WARREN - Packard Park was all but deserted on a chilly Thursday morning except for a few Warren firefighters taking a dip in the frigid pond.
Decked out in bright orange and red wetsuits, the men went through their annual cold water rescue training.
"We're surrounded by a lot of bodies of water, so we do have rescues," Lt. Mark Thigpen said.
All of the department's line-staff went through several drills after cutting a hole through the 6-inch thick ice.
After donning one of the department's six $800 wetsuits, a set of four firefighters headed out on the ice. One of the sets included Todd Garland and Lt. Mark Thigpen.
The two crawled into the water and "burped" their suits. This practice of slightly unzipping the neck opening on the suit releases any air from inside so the firefighters don't bob up and down or even flip over.
Tribune Chronicle photo / Margaret Thompson
Thigpen rolls Garland out of a hole in the ice. Rolling lessens the chance of the ice breaking under the weight of the two men.
Lt. Paul Lamosek, who stood on shore holding a rope to pull the men out if necessary, equated burping a suit to feeling like he was enclosed in Saran wrap.
"If you don't have a suit on, you start losing dexterity and you go into hypothermia," Thigpen had said.
Next, using a set of small orange ice picks, Thigpen grabbed hold of the ice and hoisted himself out of the water, quickly rolling to the side of the ice. Rolling prevents the ice from breaking under the direct pressure that would be applied if the firefighters stood up immediately.
If you feel the ice begin to crack beneath you, follow these steps:
1. Do not run.
2. Lie on your stomach and spread your arms and legs (like an airplane).
3. Stretch your arms over your head and bring them together.
4. Roll away from the crack. Do not bend your knees or elbows.
If someone has fallen through the ice:
1. Do not go onto the ice. If it broke once, it will break again.
2. Call for help.
3. Tell the victim to hold their hands close to their face and breathe into their hands.
4. Toss them something that floats. (Try a cooler, or empty plastic bottle)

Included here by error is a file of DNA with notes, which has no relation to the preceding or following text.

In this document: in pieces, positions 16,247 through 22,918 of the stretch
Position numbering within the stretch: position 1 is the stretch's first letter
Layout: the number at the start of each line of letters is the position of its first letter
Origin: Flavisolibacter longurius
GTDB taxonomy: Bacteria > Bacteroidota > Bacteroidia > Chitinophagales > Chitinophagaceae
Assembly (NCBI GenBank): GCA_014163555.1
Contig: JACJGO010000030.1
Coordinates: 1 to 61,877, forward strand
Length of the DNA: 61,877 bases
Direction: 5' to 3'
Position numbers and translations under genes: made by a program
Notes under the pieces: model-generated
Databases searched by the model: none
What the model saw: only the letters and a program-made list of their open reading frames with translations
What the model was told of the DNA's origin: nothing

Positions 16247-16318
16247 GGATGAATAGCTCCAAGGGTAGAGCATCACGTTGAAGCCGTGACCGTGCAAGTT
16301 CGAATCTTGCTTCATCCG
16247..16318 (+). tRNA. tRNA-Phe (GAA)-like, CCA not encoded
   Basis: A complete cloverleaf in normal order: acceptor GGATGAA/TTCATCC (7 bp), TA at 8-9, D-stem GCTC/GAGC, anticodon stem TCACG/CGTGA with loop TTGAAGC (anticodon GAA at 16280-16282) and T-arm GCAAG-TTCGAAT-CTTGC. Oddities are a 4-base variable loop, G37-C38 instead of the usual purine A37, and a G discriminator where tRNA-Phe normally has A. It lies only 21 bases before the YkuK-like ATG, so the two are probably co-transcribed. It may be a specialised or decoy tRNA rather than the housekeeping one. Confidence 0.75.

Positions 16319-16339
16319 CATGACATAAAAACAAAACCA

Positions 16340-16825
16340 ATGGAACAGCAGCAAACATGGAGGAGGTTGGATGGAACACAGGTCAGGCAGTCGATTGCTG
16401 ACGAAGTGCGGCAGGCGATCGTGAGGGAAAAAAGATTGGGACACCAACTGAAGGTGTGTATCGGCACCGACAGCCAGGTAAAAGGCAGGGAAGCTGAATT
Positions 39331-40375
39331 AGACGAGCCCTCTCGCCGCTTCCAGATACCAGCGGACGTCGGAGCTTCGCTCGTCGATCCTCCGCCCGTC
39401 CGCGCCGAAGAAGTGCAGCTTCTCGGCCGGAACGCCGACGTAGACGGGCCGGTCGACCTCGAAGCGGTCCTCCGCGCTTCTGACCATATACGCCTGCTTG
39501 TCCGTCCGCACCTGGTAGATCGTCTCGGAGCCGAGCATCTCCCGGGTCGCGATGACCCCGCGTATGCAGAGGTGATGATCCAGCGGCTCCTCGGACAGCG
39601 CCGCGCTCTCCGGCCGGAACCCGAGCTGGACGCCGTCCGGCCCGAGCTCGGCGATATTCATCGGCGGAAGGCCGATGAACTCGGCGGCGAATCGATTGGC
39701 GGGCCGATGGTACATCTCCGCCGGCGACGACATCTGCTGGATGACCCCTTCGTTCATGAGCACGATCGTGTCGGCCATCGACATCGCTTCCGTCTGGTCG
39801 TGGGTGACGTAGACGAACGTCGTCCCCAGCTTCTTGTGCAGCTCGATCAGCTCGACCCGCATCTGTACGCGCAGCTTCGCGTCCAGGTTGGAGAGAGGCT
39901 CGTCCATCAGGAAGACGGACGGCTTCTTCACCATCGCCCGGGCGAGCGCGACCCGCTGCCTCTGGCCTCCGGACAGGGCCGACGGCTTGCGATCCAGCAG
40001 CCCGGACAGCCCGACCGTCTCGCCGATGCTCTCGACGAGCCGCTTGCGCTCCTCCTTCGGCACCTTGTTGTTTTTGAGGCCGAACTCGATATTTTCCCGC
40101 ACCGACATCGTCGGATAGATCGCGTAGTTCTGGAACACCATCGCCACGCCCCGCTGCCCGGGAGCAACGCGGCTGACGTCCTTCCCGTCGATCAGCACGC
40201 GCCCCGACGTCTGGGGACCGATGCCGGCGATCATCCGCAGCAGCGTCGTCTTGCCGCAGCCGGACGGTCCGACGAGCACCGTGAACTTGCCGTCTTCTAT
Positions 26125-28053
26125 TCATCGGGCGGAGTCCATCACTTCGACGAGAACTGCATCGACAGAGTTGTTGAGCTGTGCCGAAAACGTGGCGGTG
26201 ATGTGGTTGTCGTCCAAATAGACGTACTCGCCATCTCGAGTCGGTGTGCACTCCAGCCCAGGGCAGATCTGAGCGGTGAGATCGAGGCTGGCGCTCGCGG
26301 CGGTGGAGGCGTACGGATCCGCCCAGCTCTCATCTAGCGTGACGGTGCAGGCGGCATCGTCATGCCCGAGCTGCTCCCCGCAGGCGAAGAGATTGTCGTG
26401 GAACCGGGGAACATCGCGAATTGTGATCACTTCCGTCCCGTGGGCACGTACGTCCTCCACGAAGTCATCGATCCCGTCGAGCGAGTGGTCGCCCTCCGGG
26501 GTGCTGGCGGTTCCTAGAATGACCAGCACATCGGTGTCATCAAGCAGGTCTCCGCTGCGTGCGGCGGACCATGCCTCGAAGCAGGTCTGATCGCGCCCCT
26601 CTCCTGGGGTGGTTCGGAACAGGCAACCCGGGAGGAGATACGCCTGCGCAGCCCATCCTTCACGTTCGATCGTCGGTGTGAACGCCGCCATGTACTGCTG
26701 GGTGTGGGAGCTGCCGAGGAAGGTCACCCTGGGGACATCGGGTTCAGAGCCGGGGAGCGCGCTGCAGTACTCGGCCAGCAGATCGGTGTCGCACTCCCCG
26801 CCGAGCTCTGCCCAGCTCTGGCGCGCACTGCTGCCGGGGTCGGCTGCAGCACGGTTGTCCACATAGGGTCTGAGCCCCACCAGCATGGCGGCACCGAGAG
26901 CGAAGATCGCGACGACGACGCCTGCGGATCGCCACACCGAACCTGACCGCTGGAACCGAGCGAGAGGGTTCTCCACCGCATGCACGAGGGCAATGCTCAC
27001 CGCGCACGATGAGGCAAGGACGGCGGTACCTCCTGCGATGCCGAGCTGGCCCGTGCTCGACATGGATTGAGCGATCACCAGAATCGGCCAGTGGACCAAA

5. Encourage them to use car keys, a pen, or other object in their pocket to begin to pull themselves onto the ice.
If the victim is close enough to shore, you can help pull them in:
1. Kneel or lie face down on solid ground.
2. Throw or extend whatever you can find, such as jumper cables or skis, or push a boat ahead of you.
If YOU fall through the ice:
1. Try not to panic.
2. Do not remove your winter clothing. Heavy clothes will not drag you down. They trap air to provide warmth and flotation.
3. Turn toward the direction you came. That is probably the strongest ice.
4. Place your hands and arms on the unbroken surface.
5. Kick your feet and dig in your ice picks to work your way back onto the solid ice.
6. Lie flat on the ice and roll away from the hole. This will help distribute your weight.
7. Get to a warm, dry, sheltered area.
Source: Ohio Department of Natural Resources
The next exercise would simulate a cold water rescue. Lamosek said there are several techniques, an older one using a latter to reach the victim and a newer practice involving the wetsuits.
Jabbing the ice with one of his picks and taking hold around Garland, Thigpen signaled to Lamosek and the others on shore to pull the rope attached to his suit with a carabiner. Out the two men went.
Kneeling on the ice, Thigpen gave Garland a reassuring pat on the shoulder and smiled as he shook off his gloved hands.
The day's training was enjoyable, especially since the men were kept warm in the suits, Capt. Jeff Younkins, who helped lead the exercises, said. But he noted the importance.
Rivers can be particularly deceiving since the ice may seem thick, but the moving water under it creates weak points. Victims who fall through don't have the luxury of a wetsuit.
"We find them holding onto the the edge of the ice for dear life, for someone to help them," he said.
Younkins and Lamosek recalled a rescue that the men performed a few years back when a young girl fell through the ice while walking across a low-head dam. Lamosek said it had only taken them 12 minutes total to respond and have the girl out of the water and in a warm ambulance headed to the hospital.
It is times like those that their training is proven by test.